Walt Whitman: Patron Saint of … Bloggers?

I’m going to go completely off-topic for this post. It’s coming up on my fifth-month anniversary of blogging . . .  it’s a brisk 8 degrees out there in frozen New Jersey . . . and I feel like connecting. Not reviewing, not analyzing, not dissecting . . . just. . . connecting.

ww

So instead of writing about one of The Books That Mattered as I’ve been doing for the past five months, I’m going to spend a few moments talking about Walt Whitman. The good gray poet who spent the latter part of his life in Camden, NJ–not too many miles from where I sit looking out my window at the frozen tundra that used to be my back yard.

(For those of you who are not in the United States, we are in the midst of one of the most bone-chilling and relentless winters on record.)

I got to thinking this frozen morning about Walt and one of my favorite poems of his:

A Noiseless Patient Spider

 

A noiseless patient spider,

I mark’d where on a little promontory it stood isolated, 

Mark’d how to explore the vacant vast surrounding, 

It launch’d forth filament, filament, filament, out of itself,

Ever unreeling them, ever tirelessly speeding them.

 

And you O my soul where you stand, 

Surrounded, detached, in measureless oceans of space, 

Ceaselessly musing, venturing, throwing, seeking the spheres to connect them,

Till the bridge you will need be form’d, till the ductile anchor hold, 

Till the gossamer thread you fling catch somewhere, O my soul.

1868

Back in the day, before blogging and tweeting and texting and YouTubing, back even before emails and surfing the web, I used to think this poem was about . . . writing poetry.

But now that I’m both older and younger than I was back then, it dawns on me that “A Noiseless Patient Spider” is not just about writing poetry, not even just about writing, it is really about trying to make a connection . . . any kind of connection.

And really, when you think about it, what are all these blogs and tweets and texts, but all of us noiseless, patient spiders isolated on our little promontories, relentlessly sending out these little filaments of ourselves, hoping that they catch somewhere.

Keeping track of the number of hits we’ve managed to generate, checking our in-boxes for comments, hoping against hope that our posts or tweets or YouTube videos or whatever we’re sending out there will have made a connection with someone, somewhere.

And that thought warms my soul a bit.

walt whitman

Because the fact that so many of us are involved in this brave, foolish, all-too-human enterprise suggests that poor, isolated, misunderstood Walt Whitman was right. That we are all noiseless, patient spiders trying to connect with each other any which way we can.

And in a way that he never could have foreseen, after 150 years Walt’s silvery filaments are still reaching out across time and space, still catching hold.

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19 Comments

Filed under literature

19 responses to “Walt Whitman: Patron Saint of … Bloggers?

  1. What a great little post. Different from your other posts, but I really liked it. And, I’m not a big consumer of poetry, but love that poem you chose.

    • Thanks so much. I’ve been enjoying doing my longer, in-depth posts for The Books That Mattered. But I’ve been thinking that I should mix things up somewhat with some shorter posts as well. So you can look for more of a mixed bag as we move along. Thanks again for following along and commenting.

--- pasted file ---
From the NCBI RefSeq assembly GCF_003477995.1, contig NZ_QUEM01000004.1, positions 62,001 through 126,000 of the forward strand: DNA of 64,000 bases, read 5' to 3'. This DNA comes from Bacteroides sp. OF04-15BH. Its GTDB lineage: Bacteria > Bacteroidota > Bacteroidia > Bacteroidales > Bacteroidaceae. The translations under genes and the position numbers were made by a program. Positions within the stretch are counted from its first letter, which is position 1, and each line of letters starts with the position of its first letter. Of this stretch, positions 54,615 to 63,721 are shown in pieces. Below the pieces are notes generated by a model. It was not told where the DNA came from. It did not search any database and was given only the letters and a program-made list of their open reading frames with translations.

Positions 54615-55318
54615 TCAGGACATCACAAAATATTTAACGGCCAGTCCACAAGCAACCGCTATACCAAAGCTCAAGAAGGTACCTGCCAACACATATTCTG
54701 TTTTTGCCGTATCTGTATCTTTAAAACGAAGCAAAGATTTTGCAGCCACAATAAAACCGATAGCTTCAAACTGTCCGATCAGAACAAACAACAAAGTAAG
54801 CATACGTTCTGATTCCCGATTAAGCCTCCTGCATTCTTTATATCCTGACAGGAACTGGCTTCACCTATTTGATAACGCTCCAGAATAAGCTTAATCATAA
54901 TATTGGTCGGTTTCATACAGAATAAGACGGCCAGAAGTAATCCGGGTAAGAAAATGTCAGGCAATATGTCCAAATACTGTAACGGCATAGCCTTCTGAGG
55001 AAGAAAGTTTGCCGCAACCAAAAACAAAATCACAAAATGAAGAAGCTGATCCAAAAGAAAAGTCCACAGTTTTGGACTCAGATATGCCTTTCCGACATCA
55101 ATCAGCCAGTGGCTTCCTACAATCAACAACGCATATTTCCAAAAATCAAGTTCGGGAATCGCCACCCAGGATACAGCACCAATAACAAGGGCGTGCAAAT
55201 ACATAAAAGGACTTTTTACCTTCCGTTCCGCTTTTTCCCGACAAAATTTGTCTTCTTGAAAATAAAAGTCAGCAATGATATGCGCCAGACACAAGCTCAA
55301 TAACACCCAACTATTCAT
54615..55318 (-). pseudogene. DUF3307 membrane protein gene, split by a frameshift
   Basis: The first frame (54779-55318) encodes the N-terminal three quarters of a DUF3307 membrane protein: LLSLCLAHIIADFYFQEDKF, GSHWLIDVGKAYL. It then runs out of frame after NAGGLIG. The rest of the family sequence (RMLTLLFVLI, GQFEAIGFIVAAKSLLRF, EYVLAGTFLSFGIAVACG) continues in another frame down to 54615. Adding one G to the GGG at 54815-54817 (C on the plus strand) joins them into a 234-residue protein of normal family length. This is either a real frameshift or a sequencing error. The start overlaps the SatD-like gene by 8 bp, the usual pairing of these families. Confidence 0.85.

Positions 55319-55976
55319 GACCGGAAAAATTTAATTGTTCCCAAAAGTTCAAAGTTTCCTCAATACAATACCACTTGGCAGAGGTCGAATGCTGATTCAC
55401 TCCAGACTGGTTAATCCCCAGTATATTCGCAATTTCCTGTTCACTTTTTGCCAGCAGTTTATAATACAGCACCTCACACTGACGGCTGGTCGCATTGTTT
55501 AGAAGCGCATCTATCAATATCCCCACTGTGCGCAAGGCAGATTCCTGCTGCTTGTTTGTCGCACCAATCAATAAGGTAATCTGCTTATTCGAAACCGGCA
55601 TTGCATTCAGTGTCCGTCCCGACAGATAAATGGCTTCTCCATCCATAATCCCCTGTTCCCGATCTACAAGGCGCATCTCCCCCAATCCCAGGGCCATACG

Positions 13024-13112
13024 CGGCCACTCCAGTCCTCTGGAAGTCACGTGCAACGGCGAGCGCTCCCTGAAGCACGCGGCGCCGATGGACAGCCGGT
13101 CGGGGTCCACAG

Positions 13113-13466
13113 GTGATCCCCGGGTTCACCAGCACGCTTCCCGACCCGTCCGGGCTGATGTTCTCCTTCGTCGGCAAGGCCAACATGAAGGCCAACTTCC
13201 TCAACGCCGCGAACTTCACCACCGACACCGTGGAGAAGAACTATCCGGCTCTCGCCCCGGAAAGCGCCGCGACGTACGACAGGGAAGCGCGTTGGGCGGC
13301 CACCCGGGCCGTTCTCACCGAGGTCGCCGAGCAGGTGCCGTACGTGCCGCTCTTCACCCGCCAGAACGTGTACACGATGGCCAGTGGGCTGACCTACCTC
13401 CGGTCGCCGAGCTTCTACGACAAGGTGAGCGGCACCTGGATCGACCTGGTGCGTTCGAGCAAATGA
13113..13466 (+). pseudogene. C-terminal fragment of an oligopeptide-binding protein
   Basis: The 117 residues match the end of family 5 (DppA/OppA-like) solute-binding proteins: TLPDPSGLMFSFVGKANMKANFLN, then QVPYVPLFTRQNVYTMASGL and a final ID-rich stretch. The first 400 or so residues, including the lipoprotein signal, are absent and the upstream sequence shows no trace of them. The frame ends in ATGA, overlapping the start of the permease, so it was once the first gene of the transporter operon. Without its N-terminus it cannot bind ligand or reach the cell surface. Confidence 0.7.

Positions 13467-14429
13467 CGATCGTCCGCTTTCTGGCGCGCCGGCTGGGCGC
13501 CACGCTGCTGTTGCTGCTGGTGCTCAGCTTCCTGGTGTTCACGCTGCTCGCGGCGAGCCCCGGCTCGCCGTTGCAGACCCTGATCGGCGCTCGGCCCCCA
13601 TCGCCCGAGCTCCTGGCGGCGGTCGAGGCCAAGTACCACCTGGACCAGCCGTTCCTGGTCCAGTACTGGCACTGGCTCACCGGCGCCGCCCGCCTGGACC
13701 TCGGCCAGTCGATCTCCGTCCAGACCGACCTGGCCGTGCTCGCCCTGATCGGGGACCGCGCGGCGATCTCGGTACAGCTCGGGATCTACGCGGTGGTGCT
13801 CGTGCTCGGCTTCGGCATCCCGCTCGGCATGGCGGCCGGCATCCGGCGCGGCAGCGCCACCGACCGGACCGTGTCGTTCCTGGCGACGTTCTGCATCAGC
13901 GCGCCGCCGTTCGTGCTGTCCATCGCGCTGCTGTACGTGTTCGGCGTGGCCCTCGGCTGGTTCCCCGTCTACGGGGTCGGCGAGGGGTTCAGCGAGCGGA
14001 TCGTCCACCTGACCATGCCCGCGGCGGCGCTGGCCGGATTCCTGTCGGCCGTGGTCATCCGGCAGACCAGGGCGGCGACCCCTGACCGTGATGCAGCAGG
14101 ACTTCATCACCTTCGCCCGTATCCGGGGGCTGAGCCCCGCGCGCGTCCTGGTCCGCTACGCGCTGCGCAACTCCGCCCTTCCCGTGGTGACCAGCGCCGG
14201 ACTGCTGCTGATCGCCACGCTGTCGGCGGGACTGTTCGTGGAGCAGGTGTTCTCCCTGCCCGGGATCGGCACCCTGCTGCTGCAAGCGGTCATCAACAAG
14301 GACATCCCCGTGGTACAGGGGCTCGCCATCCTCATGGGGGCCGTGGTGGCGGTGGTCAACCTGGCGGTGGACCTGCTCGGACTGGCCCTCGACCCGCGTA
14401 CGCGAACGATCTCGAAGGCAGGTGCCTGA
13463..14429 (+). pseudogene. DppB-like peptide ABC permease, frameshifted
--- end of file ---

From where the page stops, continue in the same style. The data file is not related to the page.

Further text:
2. Really loved this post, Erich.

  3. You’ve definitely made a connection … lovely. And I love spiders too šŸ˜‰

  4. Wonderful post! I always believe we are in this thing called life separately, yet together. And I happen to adore old grizzle face! A stack of books on the floor by my bookcase has Leaves Of Grass right there, front and center. Thanks for sharing through your blog.

  5. What a great interpretation of a lovely poem (that I have never read before), thanks!

  6. I enjoyed your post and words. It does make me think in all this connectedness throughout the world, the more isolated we become. Most words spoken in texts, tweets and even blogs, are nothing but blah, blah, blah, yet we read and quickly forget. Face to face is becoming a thing of the past. Just watch the kids texting on their phones – they are right in front of each other, face in phone.

    The spider has his world, the one under his control, yet needs his long line to seek out into the world beyond, a world not always safe. I enjoyed the Frost poem you left on my blog. You are very well read.

  7. Yes, I totally agree that the more “connected” we become through our various devices, the less truly connected we are in actuality. But I guess — with texts and tweets and blogs — at least we are making an attempt at communicating and connecting. Which, I suppose, is still a good thing.

    Thanks so much for your thoughtful comments re/ “The Wood-Pile” — see if you can get hold of the whole poem (I only sent along about half of it). It’s a fantastic treatment of the difference between the natural and man-made world.

  8. Ah, a lovely post and a lovely poem. Thanks Erich. that is all very tender

    • Thanks for your kind words. It’s a poem that I’ve kept next to my writing desk and computer for many years. Whenever I question myself and my writing I give it a quick read and it never fails to give me a tiny boost of inspiration.

  9. What a wonderful poem — I love the way you weave the poem’s theme into our current preoccupation with blogging and tweeting and facebooking, etc. Thx!

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